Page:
Todai Student Examines Origin of Mysterious Inca Knotted Code

By Jenna Stallard
March 15, 2021
A Khipu knot from the Museum of Colchagua, Chile from 1400-1500 CE.
Khipu from the Museum of Colchagua, Chile from 1400-1500 CE.

Todai first-year student Jenna Stallard has completed a novel study of how the mysterious khipu (the largely undeciphered form of knotted written language used in the Inca Empire since the 9th century) could potentially be decoded by investigating how the original users of khipu might have developed the technology.

The results are soon to be published in an extended abstract titled ‘Bottom-up Approach Could Solve the Mystery of Khipu Development' in the conference volume of the International Conference on Evolutionary Linguistics and Language Evolution Theories to be held in Montreal, Canada, in May. Stallard is excited by the conclusion that replicating the study with modern-day Quechua (the predominant language of the Inca Empire) speakers as participants might provide clues to the meaning of these intriguing systems of coded knots.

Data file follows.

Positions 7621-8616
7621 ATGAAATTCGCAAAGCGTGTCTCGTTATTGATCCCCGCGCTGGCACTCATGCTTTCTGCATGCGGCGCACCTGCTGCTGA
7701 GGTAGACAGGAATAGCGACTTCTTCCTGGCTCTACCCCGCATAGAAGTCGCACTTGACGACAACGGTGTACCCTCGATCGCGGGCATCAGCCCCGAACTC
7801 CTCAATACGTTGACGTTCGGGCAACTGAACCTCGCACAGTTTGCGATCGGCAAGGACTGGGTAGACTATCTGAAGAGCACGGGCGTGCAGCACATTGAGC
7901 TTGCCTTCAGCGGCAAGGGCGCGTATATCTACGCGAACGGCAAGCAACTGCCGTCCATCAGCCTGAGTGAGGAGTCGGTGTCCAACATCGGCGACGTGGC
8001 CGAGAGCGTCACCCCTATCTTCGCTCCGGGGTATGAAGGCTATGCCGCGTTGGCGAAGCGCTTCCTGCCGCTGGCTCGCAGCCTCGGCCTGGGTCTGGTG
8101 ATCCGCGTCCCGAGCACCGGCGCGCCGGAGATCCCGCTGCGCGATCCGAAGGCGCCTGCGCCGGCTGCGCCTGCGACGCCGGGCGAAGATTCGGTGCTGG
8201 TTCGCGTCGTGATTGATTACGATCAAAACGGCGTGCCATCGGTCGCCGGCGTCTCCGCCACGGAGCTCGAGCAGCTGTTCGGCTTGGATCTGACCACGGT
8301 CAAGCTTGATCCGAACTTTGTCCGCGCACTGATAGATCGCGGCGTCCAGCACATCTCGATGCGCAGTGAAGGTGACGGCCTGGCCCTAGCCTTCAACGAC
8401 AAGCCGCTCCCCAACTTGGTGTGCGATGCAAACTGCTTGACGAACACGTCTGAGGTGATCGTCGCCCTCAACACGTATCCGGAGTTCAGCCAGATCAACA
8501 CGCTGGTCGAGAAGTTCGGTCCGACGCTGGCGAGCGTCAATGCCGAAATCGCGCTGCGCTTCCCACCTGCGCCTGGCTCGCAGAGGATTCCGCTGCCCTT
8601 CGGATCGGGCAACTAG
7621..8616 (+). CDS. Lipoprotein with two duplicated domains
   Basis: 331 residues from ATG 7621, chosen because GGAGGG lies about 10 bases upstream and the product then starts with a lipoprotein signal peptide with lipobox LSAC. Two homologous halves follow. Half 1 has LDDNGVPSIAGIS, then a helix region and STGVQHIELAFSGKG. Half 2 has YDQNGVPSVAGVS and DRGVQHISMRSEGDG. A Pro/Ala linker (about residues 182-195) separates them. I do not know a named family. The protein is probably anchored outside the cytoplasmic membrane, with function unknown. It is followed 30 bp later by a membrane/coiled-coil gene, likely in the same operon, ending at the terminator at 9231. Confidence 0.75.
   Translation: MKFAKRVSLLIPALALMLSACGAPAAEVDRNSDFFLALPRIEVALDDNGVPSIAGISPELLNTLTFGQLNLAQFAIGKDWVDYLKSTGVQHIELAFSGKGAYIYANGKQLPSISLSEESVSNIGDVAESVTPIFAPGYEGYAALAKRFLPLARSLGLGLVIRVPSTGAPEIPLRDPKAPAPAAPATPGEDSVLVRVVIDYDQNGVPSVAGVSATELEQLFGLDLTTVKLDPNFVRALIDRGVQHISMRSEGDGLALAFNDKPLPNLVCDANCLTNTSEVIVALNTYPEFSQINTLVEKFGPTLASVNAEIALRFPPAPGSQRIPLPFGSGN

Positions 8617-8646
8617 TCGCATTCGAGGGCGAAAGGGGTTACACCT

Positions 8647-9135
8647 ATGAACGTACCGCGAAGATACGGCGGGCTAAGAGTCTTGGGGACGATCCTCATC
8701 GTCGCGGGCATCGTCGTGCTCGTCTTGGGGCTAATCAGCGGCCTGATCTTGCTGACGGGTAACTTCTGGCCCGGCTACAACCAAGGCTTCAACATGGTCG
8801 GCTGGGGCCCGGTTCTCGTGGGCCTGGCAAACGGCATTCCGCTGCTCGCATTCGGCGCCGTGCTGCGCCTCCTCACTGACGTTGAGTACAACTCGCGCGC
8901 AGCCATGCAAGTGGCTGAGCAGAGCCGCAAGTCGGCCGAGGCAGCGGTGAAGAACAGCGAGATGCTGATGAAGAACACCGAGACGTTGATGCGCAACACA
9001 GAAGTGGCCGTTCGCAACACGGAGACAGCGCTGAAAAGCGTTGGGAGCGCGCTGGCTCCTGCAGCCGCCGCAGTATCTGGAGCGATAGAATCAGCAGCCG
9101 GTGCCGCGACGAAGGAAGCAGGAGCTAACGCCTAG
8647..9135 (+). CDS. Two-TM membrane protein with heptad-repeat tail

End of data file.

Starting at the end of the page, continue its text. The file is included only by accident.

Knots in string representing an English sentence, as produced by a participant in Stallard’s study.

About the Author

Jenna Stallard grew up in New Zealand, completed her secondary education at Mahindra United World College in India, and is currently a first-year student in the PEAK program at the University of Tokyo. As a participant in the ‘Information’ course run by Olaf Witowski (Cross Labs Director of Research), her interest in language led her to investigate the development of the mysterious Inca knotted writing system known as khipu.